>> happens "on average" The more STRs we use in our haplotypes the better

>> we can assume to be near average, but there is always this statistical

>> uncertainty. How big is it for the intraclade age estimate? Basically

>> we can not tell without knowing the early demographics of the y tree

>> which starts with the haplotype sample population's MRCA and ends with

>> the N sample haplotypes G generations later.

>>

>> The analytic formula for the statistical confidence interval for

>> reasonably young clades is given by:

>>

>> Variance of Var = M { Sum c f(c)^2 }

>> And the 1 sigma confidence interval for Gest is then SquareRoot {Variance

>> of Var} / M

>>

>> Variance of Var is simply unknowable without knowing the tree

>> demographics --- the f(c), particularly their values in the tree's

>> earliest generations. The fractions f(c) are relatively large early in

>> the tree and get smaller and smaller as we approach the end of the tree,

>> being 1/N on each of the N branch segments which terminate with our N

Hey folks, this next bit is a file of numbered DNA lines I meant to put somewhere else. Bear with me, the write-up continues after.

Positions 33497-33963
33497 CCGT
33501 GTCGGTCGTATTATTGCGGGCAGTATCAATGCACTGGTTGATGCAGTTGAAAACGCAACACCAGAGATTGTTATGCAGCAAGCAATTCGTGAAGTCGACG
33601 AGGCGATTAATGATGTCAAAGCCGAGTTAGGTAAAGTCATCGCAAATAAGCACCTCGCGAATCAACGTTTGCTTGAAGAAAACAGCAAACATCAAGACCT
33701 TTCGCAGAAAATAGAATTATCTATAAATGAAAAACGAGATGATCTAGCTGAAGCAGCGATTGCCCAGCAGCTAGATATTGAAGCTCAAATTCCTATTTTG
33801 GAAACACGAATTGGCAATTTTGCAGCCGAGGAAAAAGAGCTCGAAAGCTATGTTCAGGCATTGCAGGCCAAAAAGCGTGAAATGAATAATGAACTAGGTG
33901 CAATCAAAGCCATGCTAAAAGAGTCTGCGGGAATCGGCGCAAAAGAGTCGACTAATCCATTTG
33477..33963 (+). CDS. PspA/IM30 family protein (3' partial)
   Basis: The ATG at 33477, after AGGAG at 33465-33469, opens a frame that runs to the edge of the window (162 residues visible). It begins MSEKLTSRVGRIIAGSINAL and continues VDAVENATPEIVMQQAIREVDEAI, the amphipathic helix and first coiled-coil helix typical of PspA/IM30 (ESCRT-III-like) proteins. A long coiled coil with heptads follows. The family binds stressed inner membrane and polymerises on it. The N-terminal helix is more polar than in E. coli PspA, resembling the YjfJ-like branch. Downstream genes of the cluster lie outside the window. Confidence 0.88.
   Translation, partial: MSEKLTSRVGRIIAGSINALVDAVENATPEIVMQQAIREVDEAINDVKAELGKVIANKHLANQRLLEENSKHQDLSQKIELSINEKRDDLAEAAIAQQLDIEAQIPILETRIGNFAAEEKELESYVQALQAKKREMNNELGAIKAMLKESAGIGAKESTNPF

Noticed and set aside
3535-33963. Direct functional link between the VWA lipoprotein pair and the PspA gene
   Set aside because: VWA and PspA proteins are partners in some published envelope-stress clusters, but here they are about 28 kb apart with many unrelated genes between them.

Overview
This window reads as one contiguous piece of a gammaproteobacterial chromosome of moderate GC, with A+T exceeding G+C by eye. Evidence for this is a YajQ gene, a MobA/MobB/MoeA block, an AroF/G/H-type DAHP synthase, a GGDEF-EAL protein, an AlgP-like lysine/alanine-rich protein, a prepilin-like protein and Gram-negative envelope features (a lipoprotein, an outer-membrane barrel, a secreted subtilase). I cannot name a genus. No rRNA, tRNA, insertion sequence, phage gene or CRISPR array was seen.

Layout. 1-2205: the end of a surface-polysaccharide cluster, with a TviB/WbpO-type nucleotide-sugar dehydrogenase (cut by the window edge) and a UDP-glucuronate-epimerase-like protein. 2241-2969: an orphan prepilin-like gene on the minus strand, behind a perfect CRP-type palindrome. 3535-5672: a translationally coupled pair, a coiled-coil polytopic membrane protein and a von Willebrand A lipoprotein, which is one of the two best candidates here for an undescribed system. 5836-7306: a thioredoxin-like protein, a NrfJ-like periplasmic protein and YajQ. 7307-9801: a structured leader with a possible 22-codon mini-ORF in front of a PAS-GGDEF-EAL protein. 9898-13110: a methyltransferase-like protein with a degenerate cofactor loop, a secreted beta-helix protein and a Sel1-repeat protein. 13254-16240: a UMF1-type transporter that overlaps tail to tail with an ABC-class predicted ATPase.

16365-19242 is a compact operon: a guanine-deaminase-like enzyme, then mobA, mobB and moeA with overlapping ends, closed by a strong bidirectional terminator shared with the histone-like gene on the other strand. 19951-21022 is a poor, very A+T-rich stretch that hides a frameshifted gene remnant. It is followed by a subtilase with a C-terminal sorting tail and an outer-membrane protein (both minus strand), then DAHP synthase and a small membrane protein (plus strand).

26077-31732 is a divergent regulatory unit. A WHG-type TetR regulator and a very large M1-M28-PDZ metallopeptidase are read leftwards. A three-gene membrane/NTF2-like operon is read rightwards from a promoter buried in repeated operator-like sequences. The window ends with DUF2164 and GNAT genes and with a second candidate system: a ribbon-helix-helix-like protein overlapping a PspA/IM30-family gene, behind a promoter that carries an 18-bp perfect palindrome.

>> sample haplotypes.

>>

>>

>> The label c stands for each male in the y tree which ends with our sample

>> population of N haplotypes. f(c) is the fraction of those N haplotypes

>> for which male "c" is an ancestor. The sum over c can be done as a sum

>> over branch lines in each generation of the tree and then a sum over

>> generations from 1 to G. The number of branch lines is 2 in the first

>> generation after the MRCA, and it increases by one every time a tree node

>> on one of the branch lines comes along, and that branch line number ends

>> up being N in the last generation before the present. We can simply call

>> that number of branch lines each generation P(G), the tree population in

>> generation G.

>>

>> Consider the sum of f(c)^2 in any particular generation of the tree.

>> While the sum of f(c) for any particular generation must be one, the sum

>> of squares can be as big as one if one particular branch line hogs almost

>> all the ancestry, but it can be no smaller than 1 / P(G). So we can

>> produce an expression for the minimum size that Variance of Var can be

>> under the most democratic tree ancestry scenario in which every ancestor

>> in the tree in every generation shares equally in the fraction of

>> ultimate descendants.

>>

>> Variance of Var> M { Sum g from 1 to G of 1 / P(g) }

>>

>> Even this lower limit for the Variance of Var depends on the